Kira Sims, Katie Jennings, David Monks, David Jordan, Mark Hoffman, Wayne Mitchem
The 2,4-D choline (Embed Extra) formulation was recently registered for use in bearing blueberry (Anonymous 2021). Annual and perennial broadleaf weeds common to blueberry production are effectively controlled by 2,4-D, including annual morningglory (Ipomoea spp.), common lambsquarters (Chenopodium album L.), curly dock (Rumex crispus L.), field bindweed (Convolvulus arvensis L.), Canada goldenrod (Solidago canadensis L.), horseweed (Erigeron canadensis L.), and vetch species (Vicia spp.) (Anonymous 2021).
Therefore, field studies were conducted on southern highbush blueberry (Vaccinium corymbosum L.) in Elizabethtown and Rocky Point, NC in 2019, 2020, and 2021 to determine tolerance of younger and older bearing blueberry bushes to 2,4-D choline POST-directed.
Treatments included 2,4-D choline at 0, 1.0, 2.0, 3.0, and 4.0 pt/A applied alone in winter during dormancy, and sequential treatments at 1.0 followed by (fb) 1.0, 2.0 fb 2.0, 3.0 fb 3.0, or 4.0 fb 4.0 pt/A. The first application of the sequential treatments was applied in winter followed by another application of the same amount in spring during early green fruit.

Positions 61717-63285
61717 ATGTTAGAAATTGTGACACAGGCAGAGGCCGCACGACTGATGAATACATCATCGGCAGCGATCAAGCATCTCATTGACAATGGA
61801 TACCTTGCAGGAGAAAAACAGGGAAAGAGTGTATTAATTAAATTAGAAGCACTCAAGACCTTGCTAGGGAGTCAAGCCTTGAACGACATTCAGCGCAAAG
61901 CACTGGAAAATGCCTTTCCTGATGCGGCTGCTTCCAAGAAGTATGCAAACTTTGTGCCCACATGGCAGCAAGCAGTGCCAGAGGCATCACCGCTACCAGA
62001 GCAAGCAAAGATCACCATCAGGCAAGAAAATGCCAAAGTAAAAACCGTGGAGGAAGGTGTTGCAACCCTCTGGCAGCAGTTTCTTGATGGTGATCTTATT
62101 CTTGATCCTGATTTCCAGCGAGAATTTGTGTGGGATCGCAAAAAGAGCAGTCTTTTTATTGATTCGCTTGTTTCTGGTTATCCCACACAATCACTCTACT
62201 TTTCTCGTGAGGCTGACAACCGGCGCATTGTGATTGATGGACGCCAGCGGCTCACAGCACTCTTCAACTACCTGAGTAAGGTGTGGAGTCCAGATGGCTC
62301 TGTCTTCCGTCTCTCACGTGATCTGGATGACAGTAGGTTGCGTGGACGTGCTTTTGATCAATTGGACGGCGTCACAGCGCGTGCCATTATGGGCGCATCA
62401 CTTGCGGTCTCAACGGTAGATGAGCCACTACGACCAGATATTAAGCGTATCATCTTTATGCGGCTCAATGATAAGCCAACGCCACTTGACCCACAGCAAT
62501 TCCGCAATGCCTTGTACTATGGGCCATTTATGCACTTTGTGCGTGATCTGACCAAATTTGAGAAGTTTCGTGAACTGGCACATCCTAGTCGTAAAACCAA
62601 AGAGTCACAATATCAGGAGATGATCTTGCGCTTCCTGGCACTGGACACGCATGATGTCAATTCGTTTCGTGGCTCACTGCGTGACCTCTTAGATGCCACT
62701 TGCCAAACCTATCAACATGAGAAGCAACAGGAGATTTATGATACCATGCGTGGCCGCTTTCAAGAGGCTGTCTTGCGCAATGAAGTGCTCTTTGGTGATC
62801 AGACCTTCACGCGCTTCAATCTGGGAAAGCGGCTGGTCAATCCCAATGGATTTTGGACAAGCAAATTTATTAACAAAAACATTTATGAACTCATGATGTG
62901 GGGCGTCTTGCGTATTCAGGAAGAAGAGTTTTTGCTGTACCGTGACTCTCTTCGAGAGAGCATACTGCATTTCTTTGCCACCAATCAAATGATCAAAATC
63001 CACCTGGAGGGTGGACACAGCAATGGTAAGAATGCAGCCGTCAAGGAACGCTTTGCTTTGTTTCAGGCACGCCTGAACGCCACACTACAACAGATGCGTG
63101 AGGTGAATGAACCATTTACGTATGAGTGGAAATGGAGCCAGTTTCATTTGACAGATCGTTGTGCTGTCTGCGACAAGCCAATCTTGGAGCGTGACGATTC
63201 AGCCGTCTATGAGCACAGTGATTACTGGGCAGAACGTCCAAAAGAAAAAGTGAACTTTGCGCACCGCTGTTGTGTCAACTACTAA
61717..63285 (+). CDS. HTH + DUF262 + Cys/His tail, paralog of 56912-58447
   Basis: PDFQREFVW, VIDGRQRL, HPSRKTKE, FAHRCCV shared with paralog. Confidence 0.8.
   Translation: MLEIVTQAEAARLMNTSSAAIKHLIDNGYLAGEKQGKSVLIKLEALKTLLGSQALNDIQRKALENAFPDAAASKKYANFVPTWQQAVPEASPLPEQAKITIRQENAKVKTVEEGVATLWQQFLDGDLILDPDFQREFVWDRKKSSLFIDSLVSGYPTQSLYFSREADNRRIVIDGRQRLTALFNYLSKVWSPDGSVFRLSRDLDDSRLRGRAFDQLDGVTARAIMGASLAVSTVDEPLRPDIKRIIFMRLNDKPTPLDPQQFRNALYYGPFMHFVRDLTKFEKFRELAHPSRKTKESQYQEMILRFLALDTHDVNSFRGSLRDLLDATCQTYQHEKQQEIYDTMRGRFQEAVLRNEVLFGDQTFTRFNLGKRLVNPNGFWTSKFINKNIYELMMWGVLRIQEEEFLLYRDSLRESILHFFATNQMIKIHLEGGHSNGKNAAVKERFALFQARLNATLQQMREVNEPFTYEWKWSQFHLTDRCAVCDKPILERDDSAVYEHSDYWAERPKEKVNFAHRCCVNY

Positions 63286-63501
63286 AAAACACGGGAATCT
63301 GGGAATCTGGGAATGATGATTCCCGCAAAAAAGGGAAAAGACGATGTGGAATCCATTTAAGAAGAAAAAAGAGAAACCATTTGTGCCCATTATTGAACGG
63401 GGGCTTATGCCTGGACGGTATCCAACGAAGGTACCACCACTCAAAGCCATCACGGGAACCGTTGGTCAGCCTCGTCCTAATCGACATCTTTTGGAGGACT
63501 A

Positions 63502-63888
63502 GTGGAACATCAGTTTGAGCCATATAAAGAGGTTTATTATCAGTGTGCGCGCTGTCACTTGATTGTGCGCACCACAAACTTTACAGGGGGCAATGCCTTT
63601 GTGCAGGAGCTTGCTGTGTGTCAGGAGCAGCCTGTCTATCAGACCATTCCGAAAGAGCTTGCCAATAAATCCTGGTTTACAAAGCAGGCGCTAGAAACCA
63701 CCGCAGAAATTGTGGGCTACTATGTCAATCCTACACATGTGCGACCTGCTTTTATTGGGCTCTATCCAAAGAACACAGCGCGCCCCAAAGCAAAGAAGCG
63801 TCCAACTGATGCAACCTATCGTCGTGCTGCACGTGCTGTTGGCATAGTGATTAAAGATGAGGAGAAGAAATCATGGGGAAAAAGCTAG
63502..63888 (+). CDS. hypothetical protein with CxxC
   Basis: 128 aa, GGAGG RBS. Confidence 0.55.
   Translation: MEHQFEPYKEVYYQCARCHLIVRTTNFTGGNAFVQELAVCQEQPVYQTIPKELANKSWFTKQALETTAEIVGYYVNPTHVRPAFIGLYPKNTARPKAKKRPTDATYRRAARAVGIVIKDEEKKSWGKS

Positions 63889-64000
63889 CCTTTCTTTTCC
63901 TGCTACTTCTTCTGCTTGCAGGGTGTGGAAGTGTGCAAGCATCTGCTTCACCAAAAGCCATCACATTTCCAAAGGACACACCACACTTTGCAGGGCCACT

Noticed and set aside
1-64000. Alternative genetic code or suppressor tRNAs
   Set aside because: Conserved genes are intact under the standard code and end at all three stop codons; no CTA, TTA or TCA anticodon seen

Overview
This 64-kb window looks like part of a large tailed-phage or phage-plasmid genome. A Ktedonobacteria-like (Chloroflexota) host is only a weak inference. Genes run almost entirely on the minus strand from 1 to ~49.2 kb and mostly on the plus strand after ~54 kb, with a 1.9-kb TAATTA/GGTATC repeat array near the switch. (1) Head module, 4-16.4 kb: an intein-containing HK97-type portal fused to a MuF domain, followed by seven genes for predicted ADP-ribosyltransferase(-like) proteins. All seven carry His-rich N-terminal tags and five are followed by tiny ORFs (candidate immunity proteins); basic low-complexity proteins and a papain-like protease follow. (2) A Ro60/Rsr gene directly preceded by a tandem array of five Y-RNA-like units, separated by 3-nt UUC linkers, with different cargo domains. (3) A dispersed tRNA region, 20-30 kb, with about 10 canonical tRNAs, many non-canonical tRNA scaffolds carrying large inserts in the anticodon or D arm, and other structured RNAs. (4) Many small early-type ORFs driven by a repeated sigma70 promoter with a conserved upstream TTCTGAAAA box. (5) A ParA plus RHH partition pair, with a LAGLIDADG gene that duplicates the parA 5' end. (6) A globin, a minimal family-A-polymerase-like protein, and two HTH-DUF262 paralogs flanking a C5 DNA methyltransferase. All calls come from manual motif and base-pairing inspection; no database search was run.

Injury to blueberry from 2,4-D choline treatments was not observed for either maturity stage, and fruit yield was not affected by any of the treatments. Differences among treatments were not observed for fruit soluble solid content (SSC) in older bushes, or for fruit pH, SSC, and titratable acidity (TA) in younger bushes. In older bushes, fruit pH and TA had rate by timing interactions, and TA had a farm-year interaction with differences at Rocky Point in 2019 and Elizabethtown in 2020, but biologically no pattern was observed from the treatments.
These results indicate that 2,4-D choline directed to the base of younger and older bearing blueberry bushes does not affect crop growth, fruit yield or fruit quality when applied sequentially in winter and spring. Because blueberry is a perennial crop, future research should include a multi-year study looking at the effects of 2,4-D choline when applied in sequential years on growth, fruit yield and fruit quality.
For more information please see the full article:
Sims K, Jennings K, Monks D, Mitchem W, Jordan D, Hoffmann M. (2022) Tolerance of southern highbush blueberry to 2,4-D choline postemergence-directed. Weed Technol 36(3), 409-413.